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Traumatic brain injury in mice induces changes in the expression of the XCL1/XCR1 and XCL1/ITGA9 axes

Authors
  • Ciechanowska, Agata1
  • Popiolek-Barczyk, Katarzyna1
  • Ciapała, Katarzyna1
  • Pawlik, Katarzyna1
  • Oggioni, Marco2
  • Mercurio, Domenico2
  • de Simoni, Maria-Grazia2
  • Mika, Joanna1
  • 1 Polish Academy of Sciences,
  • 2 Istituto di Ricerche Farmacologiche Mario Negri IRCCS,
Type
Published Article
Journal
Pharmacological Reports
Publisher
Springer International Publishing
Publication Date
Nov 13, 2020
Volume
72
Issue
6
Pages
1579–1592
Identifiers
DOI: 10.1007/s43440-020-00187-y
PMID: 33185818
PMCID: PMC7704520
Source
PubMed Central
Keywords
Disciplines
  • Article
License
Unknown

Abstract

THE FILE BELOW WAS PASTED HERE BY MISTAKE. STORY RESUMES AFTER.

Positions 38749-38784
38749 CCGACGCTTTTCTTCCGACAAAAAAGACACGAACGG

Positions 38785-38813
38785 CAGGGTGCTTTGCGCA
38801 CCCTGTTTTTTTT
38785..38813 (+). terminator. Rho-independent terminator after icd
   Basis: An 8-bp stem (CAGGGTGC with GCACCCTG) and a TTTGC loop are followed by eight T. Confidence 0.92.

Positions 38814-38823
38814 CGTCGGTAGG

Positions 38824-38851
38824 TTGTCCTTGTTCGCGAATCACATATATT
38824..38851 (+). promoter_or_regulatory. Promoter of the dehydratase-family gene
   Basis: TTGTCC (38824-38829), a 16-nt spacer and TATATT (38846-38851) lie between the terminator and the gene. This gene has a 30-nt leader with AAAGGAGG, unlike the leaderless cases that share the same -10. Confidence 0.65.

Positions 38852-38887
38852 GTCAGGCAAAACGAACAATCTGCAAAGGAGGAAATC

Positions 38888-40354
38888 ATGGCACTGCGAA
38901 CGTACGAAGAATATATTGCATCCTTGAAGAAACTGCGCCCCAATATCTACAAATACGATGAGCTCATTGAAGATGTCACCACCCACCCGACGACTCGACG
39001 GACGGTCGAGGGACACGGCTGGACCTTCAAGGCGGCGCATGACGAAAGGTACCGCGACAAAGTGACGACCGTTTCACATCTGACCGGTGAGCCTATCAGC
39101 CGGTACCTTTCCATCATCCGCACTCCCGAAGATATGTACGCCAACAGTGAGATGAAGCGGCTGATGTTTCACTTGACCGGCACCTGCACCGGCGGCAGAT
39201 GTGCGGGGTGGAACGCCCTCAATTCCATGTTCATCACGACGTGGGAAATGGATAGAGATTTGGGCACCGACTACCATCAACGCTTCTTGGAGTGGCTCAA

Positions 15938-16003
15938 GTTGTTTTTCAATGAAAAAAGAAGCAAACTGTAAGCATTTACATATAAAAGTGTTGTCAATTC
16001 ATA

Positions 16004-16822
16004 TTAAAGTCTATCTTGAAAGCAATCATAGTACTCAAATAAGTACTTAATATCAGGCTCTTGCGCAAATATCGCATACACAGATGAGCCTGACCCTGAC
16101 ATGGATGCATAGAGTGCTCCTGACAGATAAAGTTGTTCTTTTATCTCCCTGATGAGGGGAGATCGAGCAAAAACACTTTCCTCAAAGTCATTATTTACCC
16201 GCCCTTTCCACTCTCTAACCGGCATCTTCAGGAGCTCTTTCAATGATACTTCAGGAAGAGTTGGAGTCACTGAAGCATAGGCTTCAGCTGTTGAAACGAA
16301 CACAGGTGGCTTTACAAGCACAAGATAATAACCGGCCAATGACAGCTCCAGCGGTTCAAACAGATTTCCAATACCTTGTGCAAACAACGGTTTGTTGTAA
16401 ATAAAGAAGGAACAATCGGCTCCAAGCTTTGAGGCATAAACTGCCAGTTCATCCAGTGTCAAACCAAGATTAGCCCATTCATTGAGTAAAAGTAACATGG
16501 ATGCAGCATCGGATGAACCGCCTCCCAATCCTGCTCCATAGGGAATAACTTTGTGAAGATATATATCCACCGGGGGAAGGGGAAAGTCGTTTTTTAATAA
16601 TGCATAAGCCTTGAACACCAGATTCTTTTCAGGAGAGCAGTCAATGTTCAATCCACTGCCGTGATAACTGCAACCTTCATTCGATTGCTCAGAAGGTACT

Background Every year, millions of people suffer from various forms of traumatic brain injury (TBI), and new approaches with therapeutic potential are required. Although chemokines are known to be involved in brain injury, the importance of X-C motif chemokine ligand 1 (XCL1) and its receptors, X-C motif chemokine receptor 1 (XCR1) and alpha-9 integrin (ITGA9), in the progression of TBI remain unknown. Methods Using RT-qPCR/Western blot/ELISA techniques, changes in the mRNA/protein levels of XCL1 and its two receptors, in brain areas at different time points were measured in a mouse model of TBI. Moreover, their cellular origin and possible changes in expression were evaluated in primary glial cell cultures. Results Studies revealed the spatiotemporal upregulation of the mRNA expression of XCL1, XCR1 and ITGA9 in all the examined brain areas (cortex, thalamus, and hippocampus) and at most of the evaluated stages after brain injury (24 h; 4, 7 days; 2, 5 weeks), except for ITGA9 in the thalamus. Moreover, changes in XCL1 protein levels occurred in all the studied brain structures; the strongest upregulation was observed 24 h after trauma. Our in vitro experiments proved that primary murine microglial and astroglial cells expressed XCR1 and ITGA9, however they seemed not to be a main source of XCL1. Conclusions These findings indicate that the XCL1/XCR1 and XCL1/ITGA9 axes may participate in the development of TBI. The XCL1 can be considered as one of the triggers of secondary injury, therefore XCR1 and ITGA9 may be important targets for pharmacological intervention after traumatic brain injury. Graphic abstract

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